Remembering Owler #1


Mr. Cromie holding a Great Grey Owl

The Alberta birding community lost a great naturalist and birder over the weekend.

Ray Cromie was a retired Sherwood Park school teacher and vice principal. He studied owls in northern Alberta for many years and in the 1980s he became a master owl bander.

I never had the opportunity to meet Mr. Cromie, but many birders across the province had the chance to learn from his extensive knowledge about birds, especially owls.

Gerald Romanchuk, a member of the Edmonton Nature Club (ENC) posted this thoughtful piece on the Albertabird listserv and ENC Discussion Group remembering Mr. Cromie:

Ray was a long-time and very beloved member of the Edmonton Nature Club. He was a recipient of the club’s Edgar T. Jones Conservation Award and Nature Alberta’s Loren Gould Award.

Ray was probably best known as a owl and raptor bander. He banded thousands of owls over the years. Many Edmonton-area birders were lucky to experience Ray’s generosity. Hundreds of us saw lifers of several hard-to-find owl species directly because of Ray’s guidance.

Besides being an expert on owls, Ray was a very knowledgeable all around naturalist. He could just as easily talk to you about warblers, or butterflies, or plants, as the nesting habitat of Saw-whet Owls.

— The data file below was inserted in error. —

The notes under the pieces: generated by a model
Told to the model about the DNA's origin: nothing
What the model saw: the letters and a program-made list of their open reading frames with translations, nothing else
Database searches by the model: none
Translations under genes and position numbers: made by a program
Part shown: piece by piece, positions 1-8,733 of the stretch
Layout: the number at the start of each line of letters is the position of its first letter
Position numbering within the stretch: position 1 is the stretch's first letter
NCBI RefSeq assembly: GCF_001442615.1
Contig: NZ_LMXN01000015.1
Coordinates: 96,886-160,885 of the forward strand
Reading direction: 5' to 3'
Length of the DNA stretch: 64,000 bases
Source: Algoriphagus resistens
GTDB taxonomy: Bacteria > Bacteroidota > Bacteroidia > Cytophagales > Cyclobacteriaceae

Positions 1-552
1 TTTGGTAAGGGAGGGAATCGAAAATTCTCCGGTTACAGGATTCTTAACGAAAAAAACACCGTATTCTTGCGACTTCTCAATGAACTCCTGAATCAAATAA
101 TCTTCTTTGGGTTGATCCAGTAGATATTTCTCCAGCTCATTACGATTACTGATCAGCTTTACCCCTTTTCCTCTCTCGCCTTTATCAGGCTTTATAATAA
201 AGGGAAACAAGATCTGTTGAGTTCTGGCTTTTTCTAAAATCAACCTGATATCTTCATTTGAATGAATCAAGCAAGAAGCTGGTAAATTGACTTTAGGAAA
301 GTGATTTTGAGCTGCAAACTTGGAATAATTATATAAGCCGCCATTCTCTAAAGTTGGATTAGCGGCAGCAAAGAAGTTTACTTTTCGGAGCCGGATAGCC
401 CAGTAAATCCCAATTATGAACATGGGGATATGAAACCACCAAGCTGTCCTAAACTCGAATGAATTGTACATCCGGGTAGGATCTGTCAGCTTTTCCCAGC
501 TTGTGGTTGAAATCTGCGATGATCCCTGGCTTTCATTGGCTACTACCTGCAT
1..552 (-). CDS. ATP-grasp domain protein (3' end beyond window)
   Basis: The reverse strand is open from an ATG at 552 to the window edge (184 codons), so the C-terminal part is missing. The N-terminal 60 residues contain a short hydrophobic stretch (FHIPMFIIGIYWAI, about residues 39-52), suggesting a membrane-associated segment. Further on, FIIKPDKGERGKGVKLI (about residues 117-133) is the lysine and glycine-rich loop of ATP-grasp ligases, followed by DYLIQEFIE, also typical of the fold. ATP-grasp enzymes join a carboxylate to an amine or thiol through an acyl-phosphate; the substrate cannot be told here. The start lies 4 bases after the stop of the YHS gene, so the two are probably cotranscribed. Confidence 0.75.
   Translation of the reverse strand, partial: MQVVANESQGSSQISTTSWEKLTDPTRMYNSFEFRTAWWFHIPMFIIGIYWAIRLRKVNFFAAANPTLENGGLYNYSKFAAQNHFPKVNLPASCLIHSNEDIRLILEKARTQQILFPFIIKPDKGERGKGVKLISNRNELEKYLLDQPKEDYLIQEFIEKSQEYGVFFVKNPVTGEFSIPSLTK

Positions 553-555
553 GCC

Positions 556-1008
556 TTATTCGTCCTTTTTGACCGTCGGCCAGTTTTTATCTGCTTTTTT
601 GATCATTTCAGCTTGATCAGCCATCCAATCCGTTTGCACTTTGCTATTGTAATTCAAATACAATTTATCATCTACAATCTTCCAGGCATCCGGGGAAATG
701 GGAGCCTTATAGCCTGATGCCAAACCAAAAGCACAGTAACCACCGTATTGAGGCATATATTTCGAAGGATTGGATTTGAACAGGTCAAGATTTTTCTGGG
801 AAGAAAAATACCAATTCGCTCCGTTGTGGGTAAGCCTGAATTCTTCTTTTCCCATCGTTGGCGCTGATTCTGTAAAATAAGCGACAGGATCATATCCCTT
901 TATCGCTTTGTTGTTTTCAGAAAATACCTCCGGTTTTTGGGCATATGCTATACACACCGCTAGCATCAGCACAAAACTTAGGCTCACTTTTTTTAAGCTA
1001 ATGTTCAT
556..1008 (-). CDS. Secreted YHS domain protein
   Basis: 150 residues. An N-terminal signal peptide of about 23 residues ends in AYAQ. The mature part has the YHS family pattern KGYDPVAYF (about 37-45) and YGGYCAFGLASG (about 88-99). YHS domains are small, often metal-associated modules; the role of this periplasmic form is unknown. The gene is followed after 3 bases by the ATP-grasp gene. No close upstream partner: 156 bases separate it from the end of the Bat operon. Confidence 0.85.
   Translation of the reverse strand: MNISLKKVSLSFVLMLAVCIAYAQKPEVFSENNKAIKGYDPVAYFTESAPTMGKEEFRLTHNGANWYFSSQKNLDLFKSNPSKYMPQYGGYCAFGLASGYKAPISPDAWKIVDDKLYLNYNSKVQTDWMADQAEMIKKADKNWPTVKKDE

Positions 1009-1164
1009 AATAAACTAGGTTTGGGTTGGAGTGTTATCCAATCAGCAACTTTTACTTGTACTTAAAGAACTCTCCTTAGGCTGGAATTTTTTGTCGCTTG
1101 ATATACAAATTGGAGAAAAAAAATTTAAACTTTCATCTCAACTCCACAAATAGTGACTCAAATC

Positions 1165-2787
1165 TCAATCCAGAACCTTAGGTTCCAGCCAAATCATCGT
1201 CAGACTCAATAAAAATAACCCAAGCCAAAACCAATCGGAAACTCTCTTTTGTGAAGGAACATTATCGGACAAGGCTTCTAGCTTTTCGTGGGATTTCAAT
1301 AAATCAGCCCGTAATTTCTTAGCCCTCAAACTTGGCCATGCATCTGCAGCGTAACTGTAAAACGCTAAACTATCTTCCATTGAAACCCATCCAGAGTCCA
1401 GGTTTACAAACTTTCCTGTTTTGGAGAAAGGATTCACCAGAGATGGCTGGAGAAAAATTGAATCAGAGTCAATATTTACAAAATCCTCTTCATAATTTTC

Ray was a tireless volunteer. He was always giving presentations to all sorts of groups. He led countless owling field trips for the ENC. The trips were always very popular. Folks got to get an up close look at the whole procedure of finding, catching, processing, and banding birds like Great Gray and Hawk Owls. His owl display at the club’s annual Snow Goose Chase was always a big hit with all the children.

But more importantly than any owls was the way Ray showed us, by shining example, how to be a great leader, mentor, and teacher. And how to be a good, generous person. And he did it all with an awesome and charming sense of humour.

If you’d like to learn a little more about Mr. Cromie, he was featured in an article from 2005 in the Edmonton Nature News, which can be found here

My deepest sympathies to Mr. Cromie’s family and friends. He will be missed by many.